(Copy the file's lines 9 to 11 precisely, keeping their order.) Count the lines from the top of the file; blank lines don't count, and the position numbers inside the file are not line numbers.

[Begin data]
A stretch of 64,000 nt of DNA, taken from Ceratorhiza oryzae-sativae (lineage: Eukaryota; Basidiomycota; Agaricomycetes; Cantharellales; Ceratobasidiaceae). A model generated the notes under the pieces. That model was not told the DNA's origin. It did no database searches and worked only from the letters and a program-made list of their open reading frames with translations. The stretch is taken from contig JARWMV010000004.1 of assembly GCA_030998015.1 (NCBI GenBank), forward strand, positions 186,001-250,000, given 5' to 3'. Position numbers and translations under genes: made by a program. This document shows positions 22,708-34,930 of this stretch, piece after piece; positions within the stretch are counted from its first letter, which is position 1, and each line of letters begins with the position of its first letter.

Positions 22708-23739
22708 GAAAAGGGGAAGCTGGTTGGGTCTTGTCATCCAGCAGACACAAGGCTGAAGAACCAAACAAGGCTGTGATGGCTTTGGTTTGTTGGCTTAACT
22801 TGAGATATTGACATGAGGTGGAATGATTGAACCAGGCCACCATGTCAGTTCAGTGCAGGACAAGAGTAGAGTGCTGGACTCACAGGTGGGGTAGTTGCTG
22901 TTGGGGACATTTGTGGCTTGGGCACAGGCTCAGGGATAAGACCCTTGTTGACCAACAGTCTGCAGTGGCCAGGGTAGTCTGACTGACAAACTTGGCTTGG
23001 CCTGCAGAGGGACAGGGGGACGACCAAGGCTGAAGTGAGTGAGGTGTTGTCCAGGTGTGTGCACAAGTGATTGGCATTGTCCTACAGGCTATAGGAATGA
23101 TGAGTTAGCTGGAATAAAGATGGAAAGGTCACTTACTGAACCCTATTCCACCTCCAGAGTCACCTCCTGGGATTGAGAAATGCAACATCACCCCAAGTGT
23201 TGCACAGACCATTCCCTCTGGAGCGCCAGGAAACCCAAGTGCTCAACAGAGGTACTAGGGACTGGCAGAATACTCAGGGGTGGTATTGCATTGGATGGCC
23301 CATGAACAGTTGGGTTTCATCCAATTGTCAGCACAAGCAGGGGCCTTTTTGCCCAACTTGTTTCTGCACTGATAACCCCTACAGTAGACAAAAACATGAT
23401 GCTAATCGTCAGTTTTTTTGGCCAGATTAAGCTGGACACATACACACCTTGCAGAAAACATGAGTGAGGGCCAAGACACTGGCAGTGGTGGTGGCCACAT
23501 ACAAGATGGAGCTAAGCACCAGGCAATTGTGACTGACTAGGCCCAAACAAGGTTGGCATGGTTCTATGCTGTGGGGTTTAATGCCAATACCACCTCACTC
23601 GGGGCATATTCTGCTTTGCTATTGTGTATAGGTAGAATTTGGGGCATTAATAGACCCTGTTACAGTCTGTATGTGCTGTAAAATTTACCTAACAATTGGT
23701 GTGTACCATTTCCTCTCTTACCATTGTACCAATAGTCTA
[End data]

23301 CATGAACAGTTGGGTTTCATCCAATTGTCAGCACAAGCAGGGGCCTTTTTGCCCAACTTGTTTCTGCACTGATAACCCCTACAGTAGACAAAAACATGAT
23401 GCTAATCGTCAGTTTTTTTGGCCAGATTAAGCTGGACACATACACACCTTGCAGAAAACATGAGTGAGGGCCAAGACACTGGCAGTGGTGGTGGCCACAT
23501 ACAAGATGGAGCTAAGCACCAGGCAATTGTGACTGACTAGGCCCAAACAAGGTTGGCATGGTTCTATGCTGTGGGGTTTAATGCCAATACCACCTCACTC